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(KJV)Hebrews 3:9

When your fathers tempted me, proved me, and saw my works forty years.

In this verse, what does the forty years mentioned refer to? Is it the time of God's works of providence in furnishing them with necessities of life, in guiding, providing and supporting them in the wilderness -- or to the time of their wandering after they had rebelled and refused to enter Canaan?

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    The two periods you pose as alternatives with "or" are, in fact, one in the same 40-year period. – Dɑvïd Feb 3 '17 at 17:56
  • @David,Forty years - The whole time during which they were passing from Egypt to the promised land. This may mean either that they saw his works forty years, or that they tempted him forty years. – collen ndhlovu Feb 3 '17 at 18:19
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Hebrews 3:9 is quoting Psalm 95:9. While there are many passages this resonates with, Deuteronomy 8 is one good example of the provision OP wonders about:

4 Your clothing did not wear out on you and your foot did not swell these forty years. ...

[And do not forget the LORD...] 15 who led you through the great and terrifying wilderness, with its fiery serpents and scorpions and thirsty ground where there was no water, who brought you water out of the flinty rock, 16 who fed you in the wilderness with manna that your fathers did not know, that he might humble you and test you, to do you good in the end.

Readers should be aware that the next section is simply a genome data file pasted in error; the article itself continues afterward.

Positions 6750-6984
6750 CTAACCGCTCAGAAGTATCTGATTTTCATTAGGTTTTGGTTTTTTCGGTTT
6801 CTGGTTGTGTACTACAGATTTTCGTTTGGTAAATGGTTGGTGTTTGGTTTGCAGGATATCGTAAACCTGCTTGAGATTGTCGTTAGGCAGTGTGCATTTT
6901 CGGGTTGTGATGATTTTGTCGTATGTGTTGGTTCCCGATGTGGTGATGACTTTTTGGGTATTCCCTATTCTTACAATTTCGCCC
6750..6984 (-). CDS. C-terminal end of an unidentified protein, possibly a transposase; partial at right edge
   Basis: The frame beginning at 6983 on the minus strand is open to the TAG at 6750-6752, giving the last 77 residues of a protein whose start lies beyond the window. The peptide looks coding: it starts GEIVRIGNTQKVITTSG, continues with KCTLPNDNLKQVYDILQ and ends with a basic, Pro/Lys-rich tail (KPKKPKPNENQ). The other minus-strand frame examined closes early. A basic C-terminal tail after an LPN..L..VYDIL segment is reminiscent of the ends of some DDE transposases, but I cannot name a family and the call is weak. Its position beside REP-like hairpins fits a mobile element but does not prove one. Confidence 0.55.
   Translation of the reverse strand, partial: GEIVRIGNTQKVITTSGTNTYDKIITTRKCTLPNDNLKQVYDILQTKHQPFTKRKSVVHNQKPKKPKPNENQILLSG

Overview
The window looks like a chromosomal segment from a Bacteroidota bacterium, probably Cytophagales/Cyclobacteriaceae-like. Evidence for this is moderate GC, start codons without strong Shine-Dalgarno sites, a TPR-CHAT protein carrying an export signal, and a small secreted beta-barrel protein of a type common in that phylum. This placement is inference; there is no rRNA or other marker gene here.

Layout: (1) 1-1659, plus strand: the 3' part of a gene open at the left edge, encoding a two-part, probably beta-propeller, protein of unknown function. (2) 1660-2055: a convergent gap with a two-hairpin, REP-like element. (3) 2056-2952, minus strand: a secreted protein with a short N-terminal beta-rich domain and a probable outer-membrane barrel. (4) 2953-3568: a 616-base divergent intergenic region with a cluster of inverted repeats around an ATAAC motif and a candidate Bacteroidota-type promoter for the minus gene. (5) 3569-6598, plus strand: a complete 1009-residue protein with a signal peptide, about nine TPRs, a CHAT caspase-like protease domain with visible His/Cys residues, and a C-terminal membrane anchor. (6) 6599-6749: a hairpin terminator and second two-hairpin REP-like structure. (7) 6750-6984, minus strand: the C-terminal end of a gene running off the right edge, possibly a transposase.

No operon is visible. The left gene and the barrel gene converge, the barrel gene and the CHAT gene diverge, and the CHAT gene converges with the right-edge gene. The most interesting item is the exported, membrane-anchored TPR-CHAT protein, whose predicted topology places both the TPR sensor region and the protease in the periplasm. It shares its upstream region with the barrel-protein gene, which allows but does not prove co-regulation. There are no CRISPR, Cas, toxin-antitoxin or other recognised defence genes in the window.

Perhaps the question is, rather, a linguistic one: that is, does the "forty years" refer back to the "testing" by the "fathers", or to the "works" of the LORD?

The answer is essentially the same: the forty years referred is that in which both the "fathers tested" and the "LORD worked".

There is something a little interesting here though. If one compares the English versions on Hebrews 3:9, one immediately sees that there is a verse-division issue. The Hebrew of Psalm 95:9 does NOT include the "forty year" phrase, which goes rather with Ps 95:10:

10 Forty years I quarreled with a generation,
אַרְבָּעִים שָׁנָה אָקוּט בְּדוֹר

When it comes to the Hebrews citation, some versions opt to divide like the original Psalm, taking the "forty years" with what follows, rather than with the preceding.

In the end, the result is the same: the period of the wilderness wandering is in view whichever way you slice it.

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